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Current Project: Rejuvenating gardens of a large country house near Bath.

The garden consists of two woodland gardens; a walled garden and various borders; large swaths of lawn with specimen trees.

This project has been undertaken by myself and Nicky Wharton over the past three years.

Nicky and I had a garden design partnership in Cornwall and still work together on various projects. She is one of the foremost plants people in the South West and works as the plant archivist at Trebah Gardens, Cornwall.

Beginning with an outline survey we reported with observations and recommendations. These recommendations involved the removal of some large trees which opened up views and improved the general composition.

The clients are not active gardeners but are keenly involved in the design and follow developments closely. There are a team of gardeners who maintain the grounds who are very good grounds men but not horticulturalist or designers. With this type of project it does take time to get everyone on board, at least to be heard and consulted with. Regular gardeners can feel threatened by the sudden arrival of "experts" on their patch, and it takes diplomacy; the projects are more successful if gardeners are involved in the process. Only active gardening will ensure the designer's vision, so working alongside the gardeners is essential. In addition to the regular gardeners, we now have an experienced plantsman one day a week, focusing on the more specialised plant care and being part of developing the garden long term.

The Cottage Garden

Firstly we redesigned the herbaceous borders in the walled garden: this type of project takes a few seasons to mature. Design and management are so closely interlinked in the herbaceous border and the whole joy is in the continual process of minor adjustments, divisions, removals, additions and the delight of accidental plant combinations, allowing some volunteer seedling, removing others. A passionate gardener is essential for an herbaceous border to work, as it is a constantly evolving, living creation.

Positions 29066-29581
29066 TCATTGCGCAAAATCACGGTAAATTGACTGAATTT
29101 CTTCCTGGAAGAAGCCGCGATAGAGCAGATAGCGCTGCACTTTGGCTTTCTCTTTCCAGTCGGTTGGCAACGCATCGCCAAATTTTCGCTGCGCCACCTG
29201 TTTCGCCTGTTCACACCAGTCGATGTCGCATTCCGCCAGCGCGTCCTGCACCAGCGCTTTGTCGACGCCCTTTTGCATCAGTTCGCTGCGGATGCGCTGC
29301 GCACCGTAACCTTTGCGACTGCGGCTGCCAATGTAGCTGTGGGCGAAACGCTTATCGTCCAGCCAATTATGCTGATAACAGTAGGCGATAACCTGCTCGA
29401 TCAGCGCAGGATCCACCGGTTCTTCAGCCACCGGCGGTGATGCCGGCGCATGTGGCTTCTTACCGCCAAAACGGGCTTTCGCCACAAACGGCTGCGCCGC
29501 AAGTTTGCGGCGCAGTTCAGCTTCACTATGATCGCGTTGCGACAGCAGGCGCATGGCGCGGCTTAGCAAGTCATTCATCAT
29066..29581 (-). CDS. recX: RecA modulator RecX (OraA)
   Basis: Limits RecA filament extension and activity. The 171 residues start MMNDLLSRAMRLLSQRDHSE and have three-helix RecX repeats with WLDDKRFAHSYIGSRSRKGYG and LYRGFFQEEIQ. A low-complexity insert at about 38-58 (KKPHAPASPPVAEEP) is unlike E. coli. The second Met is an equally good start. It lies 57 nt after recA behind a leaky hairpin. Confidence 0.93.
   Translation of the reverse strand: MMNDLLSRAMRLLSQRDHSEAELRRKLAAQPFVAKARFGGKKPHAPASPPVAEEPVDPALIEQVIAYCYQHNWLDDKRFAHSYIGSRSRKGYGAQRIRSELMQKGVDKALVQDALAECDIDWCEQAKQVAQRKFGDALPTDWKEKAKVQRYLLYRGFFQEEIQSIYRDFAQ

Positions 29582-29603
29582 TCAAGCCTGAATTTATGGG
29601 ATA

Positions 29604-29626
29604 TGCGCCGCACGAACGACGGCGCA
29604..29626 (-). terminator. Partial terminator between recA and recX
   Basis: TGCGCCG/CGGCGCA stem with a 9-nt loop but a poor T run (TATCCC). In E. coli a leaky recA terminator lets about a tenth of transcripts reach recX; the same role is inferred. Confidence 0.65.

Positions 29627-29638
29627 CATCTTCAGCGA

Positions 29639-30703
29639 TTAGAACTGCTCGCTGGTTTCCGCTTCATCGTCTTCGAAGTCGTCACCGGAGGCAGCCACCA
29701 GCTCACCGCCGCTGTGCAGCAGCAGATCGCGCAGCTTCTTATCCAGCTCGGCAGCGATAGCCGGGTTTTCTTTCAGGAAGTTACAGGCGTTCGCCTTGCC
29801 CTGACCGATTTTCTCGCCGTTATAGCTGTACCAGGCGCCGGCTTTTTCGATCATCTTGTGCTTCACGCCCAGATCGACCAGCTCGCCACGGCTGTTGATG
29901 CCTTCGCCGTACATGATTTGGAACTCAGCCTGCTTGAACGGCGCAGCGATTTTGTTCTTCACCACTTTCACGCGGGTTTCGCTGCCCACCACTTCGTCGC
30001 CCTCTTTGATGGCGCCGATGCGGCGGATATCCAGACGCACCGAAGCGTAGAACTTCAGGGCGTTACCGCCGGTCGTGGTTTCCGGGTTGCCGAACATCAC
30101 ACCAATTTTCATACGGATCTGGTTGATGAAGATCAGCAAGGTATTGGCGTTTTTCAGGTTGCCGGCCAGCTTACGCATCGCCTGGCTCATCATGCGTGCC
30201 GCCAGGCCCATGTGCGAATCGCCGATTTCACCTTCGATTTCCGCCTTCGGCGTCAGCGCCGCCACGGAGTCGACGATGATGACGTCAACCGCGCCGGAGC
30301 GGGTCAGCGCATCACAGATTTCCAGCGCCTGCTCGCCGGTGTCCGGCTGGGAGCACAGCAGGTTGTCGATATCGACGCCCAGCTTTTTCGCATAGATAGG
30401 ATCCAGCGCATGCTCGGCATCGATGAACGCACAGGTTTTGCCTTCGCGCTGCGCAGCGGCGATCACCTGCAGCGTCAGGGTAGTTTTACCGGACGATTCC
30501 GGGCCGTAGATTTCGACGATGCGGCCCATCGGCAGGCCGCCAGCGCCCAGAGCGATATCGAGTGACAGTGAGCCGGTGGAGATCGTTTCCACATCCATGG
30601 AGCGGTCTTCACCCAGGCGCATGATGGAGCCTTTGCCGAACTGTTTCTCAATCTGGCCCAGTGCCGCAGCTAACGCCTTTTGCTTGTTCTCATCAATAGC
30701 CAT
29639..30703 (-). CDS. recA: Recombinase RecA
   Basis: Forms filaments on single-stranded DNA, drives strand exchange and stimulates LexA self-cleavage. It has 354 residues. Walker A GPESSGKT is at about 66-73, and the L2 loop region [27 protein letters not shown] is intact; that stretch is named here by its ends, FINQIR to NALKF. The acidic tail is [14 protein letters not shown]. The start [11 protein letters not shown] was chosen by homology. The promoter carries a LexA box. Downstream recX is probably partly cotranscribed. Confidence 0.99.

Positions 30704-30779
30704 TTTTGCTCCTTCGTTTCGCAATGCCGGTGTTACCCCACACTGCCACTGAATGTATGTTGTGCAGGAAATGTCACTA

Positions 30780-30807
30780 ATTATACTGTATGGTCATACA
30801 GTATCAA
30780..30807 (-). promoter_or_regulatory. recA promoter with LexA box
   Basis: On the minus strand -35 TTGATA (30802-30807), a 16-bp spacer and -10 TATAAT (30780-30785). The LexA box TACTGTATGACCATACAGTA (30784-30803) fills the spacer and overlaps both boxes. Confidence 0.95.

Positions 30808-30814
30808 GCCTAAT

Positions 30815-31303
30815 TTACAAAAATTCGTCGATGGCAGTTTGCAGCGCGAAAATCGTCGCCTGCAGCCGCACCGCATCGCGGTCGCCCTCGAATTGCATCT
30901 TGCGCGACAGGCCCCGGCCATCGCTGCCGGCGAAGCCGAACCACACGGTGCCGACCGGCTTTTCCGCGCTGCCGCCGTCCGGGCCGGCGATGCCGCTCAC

Rejuvenating gardens of a large country house near Bath

This spring we redesigned this border to complement three spheres commissioned from local artist Willa Ashworth . In the cottage garden a flat croquet lawn contrasts with the strong line of the sloping bed and back wall which made any bench or vertical sculpture seem out of place. Having a spherical sculpture worked well.

Rejuvenating gardens of a large country house near Bath Rejuvenating gardens of a large country house near Bath
Rejuvenating gardens of a large country house near Bath

The Woodland Garden

The woodland garden had been neglected over the years and the plants were clearly suffering. Poor soil with little moisture retention, disease and die back with the clear presence of the dreaded honey fungus. We had a big clear out, quite ruthlessly getting rid of the sick, ailing and out of place plants. The planting had little variety, dominated by Philadelphus, self seeding Tree Peonys and was hemmed in by Yew trees. There were a few gems, mature Cornus and Magnolias, enough to retain some middle canopy and some sense of maturity.

Before we could undertake any planting we had to improve the soils condition and moisture retention by incorporating vast amounts of compost to the existing beds. This is not just a one off operation but a programme of continual improvement. Implementing a containment programme for the Honey Fungus, starts with the basic principle that a healthy plant has a stronger immunity towards disease.

The presence of Honey Fungus has limited the choice of plants: we omitted the notably susceptible genera and species (see the R.H.S Plant Pathology Advisory Leaflet No 5). These include Acers, Butula, Hydrangea, Magnolia, Rhododendron /Azalea and Virburnums.

I could not resist but to let a few Acers run the gauntlet. Some of the upper and middle canopies we planted were Liquidamber styraciflua 'Parasol' /'Stared' Parrotia persica Vanessa (an unusual form), Halesia Carolina 'UConn Wedding Bells', Tilia 'Petiolaris', a large selection of Cornus and Euonymus.
We continued the middle canopy with Corylopsis, Stachyurus chinensis, Hamamelis, Daphne and clusters of Sarcococca for deep shade and winter scent.
A couple of my favourites are Sinocalycanthus chinensis in particular Sinocalycanthus x raulstonii 'Hartlage Wine' which have beautiful dusky wine-red magnolia like flowers, which open to reveal a cream-coloured centre with a subtle fragrance in early summer.

We planted two Disanthus cercidifolius which is more of a curiosity, apparently hard to grow, we lost one and the other is so far thriving.

Rejuvenating gardens of a large country house near Bath Rejuvenating gardens of a large country house near Bath

Although having a more limited palate due to the Honey Fungus, the opportunity to plant some more unusual and rarer woodland plants has been a great pleasure. Just to be involved in such a multi dimensional composition, not just with the initial planting but to be able to have a hand in the future adjustments, nurturing it into a delightful woodland garden to be enjoyed by future generations.

I would thoroughly recommend Karan Junkers book 'Gardening with Woodland Plants' to anyone undertaking a woodland garden, also her nursery Junkers www.junker.co.uk for specialist plants.